Droughts represent a major disturbance in lotic systems, and likely negatively influence stream-inhabiting amphibian populations. However, because of the inability to predict droughts, empirical investigations examining the response of stream amphibians to drought are uncommon. We conducted a capture-mark-recapture (CMR) study of a population of Eurycea cirrigera (Southern Two-lined Salamander) at one stream from 2005-2010; during this five-year period several drought events occurred. This stochasticity provided an opportunity to examine the effects of drought on survivorship and capture probability of E. cirrigera. We found that capture probability was influenced by season and drought conditions. We also found that salamander survival was influenced by drought; monthly survivorship decreased from 0.96±0.03 during non-drought conditions to 0.79±0.03 during drought conditions. Our results suggest that drought leads to decreased survivorship of E. cirrigera and the effects of drought on capture probability varies by season. Increased capture probability, especially during the reproductive season, may be a result of salamanders seeking refuge in the stream as opposed to seeking refuge in the adjacent terrestrial environment.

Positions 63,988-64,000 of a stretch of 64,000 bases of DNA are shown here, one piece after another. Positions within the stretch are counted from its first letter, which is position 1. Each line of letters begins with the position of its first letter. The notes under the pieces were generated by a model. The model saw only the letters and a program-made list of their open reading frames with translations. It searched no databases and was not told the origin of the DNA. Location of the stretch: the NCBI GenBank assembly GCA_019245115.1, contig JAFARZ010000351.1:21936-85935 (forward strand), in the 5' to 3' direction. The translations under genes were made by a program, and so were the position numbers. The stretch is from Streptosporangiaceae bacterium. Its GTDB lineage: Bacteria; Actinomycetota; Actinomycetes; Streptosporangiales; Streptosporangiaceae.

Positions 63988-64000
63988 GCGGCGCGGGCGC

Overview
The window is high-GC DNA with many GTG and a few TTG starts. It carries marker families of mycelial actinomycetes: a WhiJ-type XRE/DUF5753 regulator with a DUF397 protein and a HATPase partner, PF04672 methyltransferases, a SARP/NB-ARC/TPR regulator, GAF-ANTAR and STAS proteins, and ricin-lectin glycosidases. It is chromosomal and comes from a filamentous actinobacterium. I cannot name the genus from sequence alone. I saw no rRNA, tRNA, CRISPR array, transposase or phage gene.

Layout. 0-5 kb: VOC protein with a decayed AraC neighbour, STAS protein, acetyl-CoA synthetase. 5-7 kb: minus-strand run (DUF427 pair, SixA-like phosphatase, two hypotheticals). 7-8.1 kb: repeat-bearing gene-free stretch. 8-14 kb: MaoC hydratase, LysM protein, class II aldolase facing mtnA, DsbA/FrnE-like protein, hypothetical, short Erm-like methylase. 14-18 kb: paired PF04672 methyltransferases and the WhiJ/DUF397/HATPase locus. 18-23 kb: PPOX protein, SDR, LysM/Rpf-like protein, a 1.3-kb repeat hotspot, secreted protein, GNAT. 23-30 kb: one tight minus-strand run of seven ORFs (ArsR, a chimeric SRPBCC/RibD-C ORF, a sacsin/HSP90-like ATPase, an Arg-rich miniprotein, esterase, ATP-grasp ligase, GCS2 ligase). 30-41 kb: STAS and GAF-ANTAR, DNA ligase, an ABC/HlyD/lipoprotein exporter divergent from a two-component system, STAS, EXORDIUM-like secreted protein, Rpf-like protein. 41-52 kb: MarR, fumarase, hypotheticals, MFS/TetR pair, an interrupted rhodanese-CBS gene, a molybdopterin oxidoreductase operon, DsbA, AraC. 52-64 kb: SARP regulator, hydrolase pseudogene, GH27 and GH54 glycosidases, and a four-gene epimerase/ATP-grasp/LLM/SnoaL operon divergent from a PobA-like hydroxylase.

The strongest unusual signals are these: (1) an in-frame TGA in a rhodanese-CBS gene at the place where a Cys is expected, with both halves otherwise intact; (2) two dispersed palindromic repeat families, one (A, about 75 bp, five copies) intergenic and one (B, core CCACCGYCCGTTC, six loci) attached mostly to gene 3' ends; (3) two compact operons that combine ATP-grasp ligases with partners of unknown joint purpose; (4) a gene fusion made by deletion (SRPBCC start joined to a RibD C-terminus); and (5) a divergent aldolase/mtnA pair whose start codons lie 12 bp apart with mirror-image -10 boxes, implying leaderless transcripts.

|Number of pages||6|
|State||Published - Jun 1 2014|
ASJC Scopus subject areas
- Ecology, Evolution, Behavior and Systematics
- Aquatic Science
- Animal Science and Zoology